The officers showed these items to defendant's parents. Ms. Bazeaez told Detective Samis "she wanted me to search the entire house because she wanted everything out." The officers also found razor blades, masks, electric bands and two safes in the room, together with a jacket with money in the pocket.
After the search was completed, Ms. Bazeaez accompanied the officers to headquarters, where she gave a videotaped statement. She confirmed that the room that was searched had been defendant's room. She stated she did not keep the room clean and did not make the bed when defendant slept there. However, she "was complaining that [defendant] doesn't do the wash and he is still is asking her to do the wash[.]"
Ms. Bazeaez testified on defendant's behalf at the suppression hearing. Contrary to the officers' testimony, she claimed defendant lived in the home with her, her husband and her daughter. She said she did not keep any of her property in her son's bedroom. Ms. Bazeaez testified defendant cleaned his own room "every couple of single days" and also helped her clean the house. She denied ever going into defendant's room. She would put his mail in a basket outside his room in the hallway. She denied ever washing or folding his laundry.
Ms. Bazeaez also testified that, on the day of the search, she received a call from her husband who told her there were police in the house. She began to "shake" and "cry" as she drove to her house. When she arrived, she saw "a lot of police in the house[,]" some of whom were wearing masks or black paint on their faces. She let the police in and they went to defendant's room. Ms. Bazeaez stated they "[p]ut the beds upside down and looking for something." She initially testified she did not remember going over a consent to search form with Detective Samis. Later, she stated that Officer Raisin just put the form in front of her and told her "[i]f you sign the paper, you not going to have trouble[.]" She claimed she had difficulty understanding the officers.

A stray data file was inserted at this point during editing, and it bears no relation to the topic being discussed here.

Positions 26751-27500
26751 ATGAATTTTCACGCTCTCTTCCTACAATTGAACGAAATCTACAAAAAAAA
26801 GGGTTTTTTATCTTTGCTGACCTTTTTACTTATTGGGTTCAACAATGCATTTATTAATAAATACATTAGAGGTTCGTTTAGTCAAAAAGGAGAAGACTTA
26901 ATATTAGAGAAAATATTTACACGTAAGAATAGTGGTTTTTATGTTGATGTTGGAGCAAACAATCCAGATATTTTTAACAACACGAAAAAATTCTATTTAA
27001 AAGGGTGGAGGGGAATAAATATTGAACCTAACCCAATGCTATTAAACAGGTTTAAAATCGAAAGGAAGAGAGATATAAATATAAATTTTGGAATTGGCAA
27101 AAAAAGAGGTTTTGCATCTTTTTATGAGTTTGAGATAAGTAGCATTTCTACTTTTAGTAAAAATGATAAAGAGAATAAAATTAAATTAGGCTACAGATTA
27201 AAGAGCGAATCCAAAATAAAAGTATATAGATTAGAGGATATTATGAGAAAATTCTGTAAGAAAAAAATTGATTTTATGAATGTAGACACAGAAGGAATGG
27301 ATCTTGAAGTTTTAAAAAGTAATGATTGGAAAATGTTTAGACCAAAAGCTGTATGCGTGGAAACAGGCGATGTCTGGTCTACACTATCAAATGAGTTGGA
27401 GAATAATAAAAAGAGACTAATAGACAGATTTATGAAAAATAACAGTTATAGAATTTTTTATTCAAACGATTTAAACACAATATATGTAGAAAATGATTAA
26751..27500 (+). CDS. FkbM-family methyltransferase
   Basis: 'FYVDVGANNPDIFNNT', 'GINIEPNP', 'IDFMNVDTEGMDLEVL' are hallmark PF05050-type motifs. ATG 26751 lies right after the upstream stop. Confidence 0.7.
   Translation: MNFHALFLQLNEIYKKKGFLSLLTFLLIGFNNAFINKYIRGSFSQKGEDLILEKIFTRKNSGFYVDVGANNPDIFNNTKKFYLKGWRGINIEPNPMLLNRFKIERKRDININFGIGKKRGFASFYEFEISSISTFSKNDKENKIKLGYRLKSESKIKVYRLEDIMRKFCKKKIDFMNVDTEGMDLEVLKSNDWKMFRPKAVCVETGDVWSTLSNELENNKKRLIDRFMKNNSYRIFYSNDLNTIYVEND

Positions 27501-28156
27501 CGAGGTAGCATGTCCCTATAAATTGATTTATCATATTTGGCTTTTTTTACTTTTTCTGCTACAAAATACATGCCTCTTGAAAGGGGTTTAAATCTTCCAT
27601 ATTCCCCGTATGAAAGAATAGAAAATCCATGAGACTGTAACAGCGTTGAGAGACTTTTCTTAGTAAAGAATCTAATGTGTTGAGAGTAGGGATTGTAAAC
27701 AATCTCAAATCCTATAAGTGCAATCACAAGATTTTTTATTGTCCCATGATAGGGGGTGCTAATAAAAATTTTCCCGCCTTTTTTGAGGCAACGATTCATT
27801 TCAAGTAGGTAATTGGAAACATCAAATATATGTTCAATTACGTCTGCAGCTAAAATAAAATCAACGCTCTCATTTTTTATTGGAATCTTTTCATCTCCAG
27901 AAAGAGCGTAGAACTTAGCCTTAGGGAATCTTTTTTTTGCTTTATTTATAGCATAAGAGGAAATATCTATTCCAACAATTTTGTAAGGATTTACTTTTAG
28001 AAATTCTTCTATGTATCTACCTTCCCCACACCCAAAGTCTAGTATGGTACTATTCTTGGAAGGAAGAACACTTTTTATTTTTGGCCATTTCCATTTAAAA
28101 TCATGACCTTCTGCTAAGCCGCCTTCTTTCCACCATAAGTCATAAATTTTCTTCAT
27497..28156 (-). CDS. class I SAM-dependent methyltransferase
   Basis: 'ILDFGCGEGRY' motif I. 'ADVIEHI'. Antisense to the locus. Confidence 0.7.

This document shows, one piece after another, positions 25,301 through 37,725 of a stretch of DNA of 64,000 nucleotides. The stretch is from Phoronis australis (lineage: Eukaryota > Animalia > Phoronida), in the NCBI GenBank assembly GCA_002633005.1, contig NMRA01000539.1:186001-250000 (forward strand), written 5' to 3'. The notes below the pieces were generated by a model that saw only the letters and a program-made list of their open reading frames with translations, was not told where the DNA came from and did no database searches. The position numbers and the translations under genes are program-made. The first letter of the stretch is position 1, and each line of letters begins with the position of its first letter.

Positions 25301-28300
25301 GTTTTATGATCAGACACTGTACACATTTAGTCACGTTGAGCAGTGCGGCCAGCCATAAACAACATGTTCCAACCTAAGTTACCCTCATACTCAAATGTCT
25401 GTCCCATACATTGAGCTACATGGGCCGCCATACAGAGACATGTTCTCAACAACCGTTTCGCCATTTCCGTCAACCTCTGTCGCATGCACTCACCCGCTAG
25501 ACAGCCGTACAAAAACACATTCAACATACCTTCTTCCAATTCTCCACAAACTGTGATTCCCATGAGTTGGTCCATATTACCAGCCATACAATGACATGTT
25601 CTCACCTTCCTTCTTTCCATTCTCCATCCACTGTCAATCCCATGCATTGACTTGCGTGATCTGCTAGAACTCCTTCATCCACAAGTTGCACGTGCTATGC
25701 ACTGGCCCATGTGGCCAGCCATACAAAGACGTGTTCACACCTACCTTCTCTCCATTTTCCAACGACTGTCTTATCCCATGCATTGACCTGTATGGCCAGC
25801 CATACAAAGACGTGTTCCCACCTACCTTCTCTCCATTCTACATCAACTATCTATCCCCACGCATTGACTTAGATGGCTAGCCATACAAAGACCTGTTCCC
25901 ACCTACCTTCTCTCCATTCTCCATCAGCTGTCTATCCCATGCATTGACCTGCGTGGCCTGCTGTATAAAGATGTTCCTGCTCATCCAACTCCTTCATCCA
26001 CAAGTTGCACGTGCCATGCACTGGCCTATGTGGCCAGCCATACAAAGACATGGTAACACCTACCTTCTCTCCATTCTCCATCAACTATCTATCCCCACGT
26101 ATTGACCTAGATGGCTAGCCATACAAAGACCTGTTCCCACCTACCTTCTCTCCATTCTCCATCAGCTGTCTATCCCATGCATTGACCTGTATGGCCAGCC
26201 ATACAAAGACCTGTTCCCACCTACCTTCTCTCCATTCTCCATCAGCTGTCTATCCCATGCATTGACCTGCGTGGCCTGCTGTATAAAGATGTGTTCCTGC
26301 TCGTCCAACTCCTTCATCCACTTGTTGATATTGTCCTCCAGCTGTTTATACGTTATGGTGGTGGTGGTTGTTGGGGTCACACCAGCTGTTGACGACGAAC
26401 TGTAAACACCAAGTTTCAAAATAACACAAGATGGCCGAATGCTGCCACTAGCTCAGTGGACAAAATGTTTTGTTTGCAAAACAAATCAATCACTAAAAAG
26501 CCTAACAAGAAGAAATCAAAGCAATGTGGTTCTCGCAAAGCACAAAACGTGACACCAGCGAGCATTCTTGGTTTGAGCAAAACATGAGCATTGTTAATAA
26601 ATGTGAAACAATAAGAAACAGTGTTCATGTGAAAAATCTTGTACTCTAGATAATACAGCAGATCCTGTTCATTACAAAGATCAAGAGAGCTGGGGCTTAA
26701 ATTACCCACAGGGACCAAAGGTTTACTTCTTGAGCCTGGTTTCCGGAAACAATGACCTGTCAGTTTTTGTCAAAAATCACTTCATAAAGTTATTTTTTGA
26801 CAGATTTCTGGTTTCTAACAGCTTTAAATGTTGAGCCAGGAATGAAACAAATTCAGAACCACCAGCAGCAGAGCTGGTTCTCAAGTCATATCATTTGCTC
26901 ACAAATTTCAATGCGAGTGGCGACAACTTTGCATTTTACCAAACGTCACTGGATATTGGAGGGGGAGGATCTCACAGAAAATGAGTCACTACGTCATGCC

In denying defendant's motion to suppress the evidence found during the search of the house, Judge Mellaci found that the police properly searched the room after Ms. Bazeaez consented to the search. In so ruling, he specifically found that Ms. Bazeaez's testimony was not believable. Her testimony at the suppression hearing differed from her videotaped statement to Detective Samis and from the testimony of each of the officers who testified. Thus, the judge "found her testimony to be incredible and . . . found the officers to be more credible in that regard."
With regard to the propriety of the search, Judge Mellaci found:
Here, this Court finds that the officers were reasonable in their belief that the defendant's mother had authority to allow them into the bedroom to search. The defendant does not claim that he paid rent or utility bills and the mother testified that he does not. The defendant's bedroom door was not locked and in fact, the testimony was that it was actually open as the officers approached. Defendant's mother also, according to the officers, stored certain items in the bedroom. She also indicated that she did the washing of the clothing of the defendant.
And there was no testimony that this was the quote unquote permanent every night residence of the defendant. In fact, according to the girlfriend in Long Branch, he spent many nights there. This was a bedroom that traditionally was his bedroom but, there was no testimony that it was his private area. The officers also confirmed that there was no private access to that bedroom. There was just the one door entrance and again, it did not have a lock on it.
In arguing that his mother did not have the authority to consent to the search, defendant relied upon our decision in State v. Younger, 305 N.J. Super. 250 (App. Div. 1997). However, Judge Mellaci found that Younger was distinguishable. He explained: